• Estellaleigh says:

      Kathy, the answer is in the puppy. Even if he/she is a 6 pound teacup, he’s mostly likely full of energy, stamina and a desire to be on the go. Turn it into your advantage and make her your partner walking, hiking, jogging…anything. There’s something so awesome about being outside with your dog, it’s free, the air is fresh, the endorphins kick in…win/win. If you can’t get your family involved and you don’t want to go alone see if there’s a meetup group in your area ( The walking and hiking groups in particular seem to be universally welcoming, friendly and free spirits at least for the duration of the activity. There are usually even groups for people with dogs. It’s a great way to make a commitment and stick with it. Congratulations on your job and life, the weight is just another piece of the puzzle. You got this!

    • Kathy, I hear you, my friend! The overwhelming can sometimes outweigh the pain of regret. Also, you are absolutely right about being ready–you deserve to take all the time that you need to mourn. Everyone is different when it comes to the time it will take to get ready, but I can say with confidence that when we are ready to change (and only then), our best lives are only a decision away. I can’t speak for everyone, but for me personally, I’ve always been a very undisciplined guy, but when I heard the Jim Rohn quote (Pain of Discipline vs. Pain of Regret) for the first time, it struck me like a ton of bricks. For some reason that quote resonated with me at a soul level and completely changed me as a person.

      Most importantly of all, is the fact you’re working toward your goal, and in the end, that’s all we can do :). Congrats on your puppy, Kathy!

      • Thanks, Shola! I agree that the puppy is going to help a lot! I hope that I can find that motivation again, but I refuse to punish myself for falling back. It’s all about staying positive and taking each new day as it comes! 😉

  2. It took me all day to think of what I wanted to write about this post. Have you ever been so overwhelmed by the thought of something that you just couldn’t think about it anymore? This what happens to me when I think about what I should do (lose weight, don’t smoke etc.). I have no will power. Maybe it’s because I spent so many years not being able to have anything that I just can’t stop doing what I want instead of what I should. Maybe it’s because I struggle on a daily basis with feeling like I am worthy enough. It’s a vicious cycle really. It’s like this: I suck, and so since I don’t know how to not suck, I just keep sucking…get it? It’s like being an emotional eater (I am not, but…) you eat to feel better then you feel worse so you eat more to feel better. Of course this applies to all unhealthy habits (eating, smoking, shopping, etc.) I was crying when I read the part about the woman at the amusement park. I still don’t think I can even describe how I feel about this. My thoughts are all over the place and don’t make sense. At any rate, you should know that I love this post as much as I love the others because it is inspiring and makes me feel that maybe I can be better… Thanks Shola…You’re the bomb! 🙂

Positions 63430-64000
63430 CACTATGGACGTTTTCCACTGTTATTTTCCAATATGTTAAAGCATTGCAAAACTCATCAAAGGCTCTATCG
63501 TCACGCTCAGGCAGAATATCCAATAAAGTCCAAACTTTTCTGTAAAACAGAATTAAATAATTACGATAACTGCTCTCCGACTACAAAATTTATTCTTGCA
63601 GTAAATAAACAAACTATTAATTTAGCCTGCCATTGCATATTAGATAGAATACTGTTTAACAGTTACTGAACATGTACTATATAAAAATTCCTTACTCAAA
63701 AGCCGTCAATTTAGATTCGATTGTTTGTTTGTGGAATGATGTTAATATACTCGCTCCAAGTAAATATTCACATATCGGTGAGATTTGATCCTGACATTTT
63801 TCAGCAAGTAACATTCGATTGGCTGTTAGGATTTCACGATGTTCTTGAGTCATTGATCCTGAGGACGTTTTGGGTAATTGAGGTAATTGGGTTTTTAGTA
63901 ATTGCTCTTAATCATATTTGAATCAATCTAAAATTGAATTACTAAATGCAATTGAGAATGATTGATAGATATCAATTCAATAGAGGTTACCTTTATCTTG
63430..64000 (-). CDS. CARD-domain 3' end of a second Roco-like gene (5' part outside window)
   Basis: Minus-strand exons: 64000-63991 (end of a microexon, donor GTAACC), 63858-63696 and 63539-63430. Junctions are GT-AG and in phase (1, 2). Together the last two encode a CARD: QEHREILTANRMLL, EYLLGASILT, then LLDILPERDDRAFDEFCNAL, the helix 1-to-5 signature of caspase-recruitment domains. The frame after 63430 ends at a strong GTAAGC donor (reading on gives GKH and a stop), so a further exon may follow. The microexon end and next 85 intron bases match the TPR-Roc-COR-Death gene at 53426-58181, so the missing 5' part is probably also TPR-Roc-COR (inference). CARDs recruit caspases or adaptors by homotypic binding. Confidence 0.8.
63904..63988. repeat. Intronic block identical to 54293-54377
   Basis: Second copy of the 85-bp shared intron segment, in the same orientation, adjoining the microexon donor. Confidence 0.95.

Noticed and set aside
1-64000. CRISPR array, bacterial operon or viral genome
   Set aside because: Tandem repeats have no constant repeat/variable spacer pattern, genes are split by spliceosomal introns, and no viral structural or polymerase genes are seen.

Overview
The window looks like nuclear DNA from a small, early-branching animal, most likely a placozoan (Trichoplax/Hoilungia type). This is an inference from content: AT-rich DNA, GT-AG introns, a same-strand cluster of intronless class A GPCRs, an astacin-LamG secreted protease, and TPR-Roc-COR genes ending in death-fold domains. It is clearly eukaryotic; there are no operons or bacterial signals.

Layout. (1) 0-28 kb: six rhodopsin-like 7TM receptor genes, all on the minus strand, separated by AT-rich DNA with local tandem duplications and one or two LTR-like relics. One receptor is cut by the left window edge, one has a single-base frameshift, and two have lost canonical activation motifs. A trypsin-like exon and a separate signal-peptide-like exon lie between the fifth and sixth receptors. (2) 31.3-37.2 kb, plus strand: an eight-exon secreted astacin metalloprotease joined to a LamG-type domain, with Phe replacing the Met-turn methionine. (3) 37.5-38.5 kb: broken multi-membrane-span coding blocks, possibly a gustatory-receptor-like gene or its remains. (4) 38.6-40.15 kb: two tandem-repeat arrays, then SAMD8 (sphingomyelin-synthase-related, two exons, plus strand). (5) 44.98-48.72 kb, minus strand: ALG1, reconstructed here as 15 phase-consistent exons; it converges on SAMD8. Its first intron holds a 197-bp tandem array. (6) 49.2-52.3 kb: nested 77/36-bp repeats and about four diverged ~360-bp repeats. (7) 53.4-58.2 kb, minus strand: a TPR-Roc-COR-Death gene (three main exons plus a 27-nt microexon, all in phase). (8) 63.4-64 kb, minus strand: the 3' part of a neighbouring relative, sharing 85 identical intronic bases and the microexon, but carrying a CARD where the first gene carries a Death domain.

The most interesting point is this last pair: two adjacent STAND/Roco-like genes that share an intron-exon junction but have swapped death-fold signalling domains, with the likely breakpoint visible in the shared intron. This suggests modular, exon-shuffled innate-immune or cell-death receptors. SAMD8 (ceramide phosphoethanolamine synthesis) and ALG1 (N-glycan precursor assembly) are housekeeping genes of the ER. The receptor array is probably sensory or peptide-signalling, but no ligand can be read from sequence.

• Hey Spring! First of all, what an incredibly real and transparent comment, my friend–thanks so much for sharing that. Believe me, you’re not alone. In many ways, I’m right there with you. Self-discipline is one of the hardest things to master, and I definitely haven’t mastered it yet (not by a long shot). Even though I’m able to rationalize “The Pain of Discipline vs. The Pain of Regret”, I’ll still slip up fairly often. The good news is that I’m getting better everyday, and each day I’m slipping up less and less. Self-discipline has always been my personal nemesis, but in the past year alone, I’ve come a VERY long way. I’m willing to bet that you’re doing much better than you’re giving yourself credit for too 😉

      Thanks as always for the kind words about the post, and thanks for the awesome comment!

    • {{{{{hugs}}}}} Spring. You sound like me in so many ways! I think we probably recognize that, and that is why we have become such good friends! It’s okay to not know how you feel… a couple of Shola’s posts have done that to me too. I have had to take a couple days, sometimes, to process them. I think it is a testament to how POWERFUL his words really are!

  3. As a person who has lived with chronic pain for 18 yrs, there is another type of pain–that from illness–but I understand that wasn’t the point of your post. Just sayin 😉

    I was “that woman” doing the walk of shame. But here’s how my story turned out….I rode a smaller rollercoaster later. The one I was denied was one of those supercoasters (thus the need for more restrictive restraints). An hour after riding the other coaster, I went blind in half of each eye.

    I got my vision back, my eye doc said it must have been my first ocular migraine.

    A week later, I got the migraine that wouldn’t go away. For years. Docs could not find a cause but all of them agreed it had to have been the rollercoaster. One even suggested it gave me microfractures that the multiple scans didn’t pick up. So if I had gone on the supercoaster–what would my outcome have been?

    Some things weren’t meant to be.

    Just a different viewpoint. 😉

    But I TOTALLY love your post–and I’ve signed up for your mailings (but wish you had posts by email *wink*)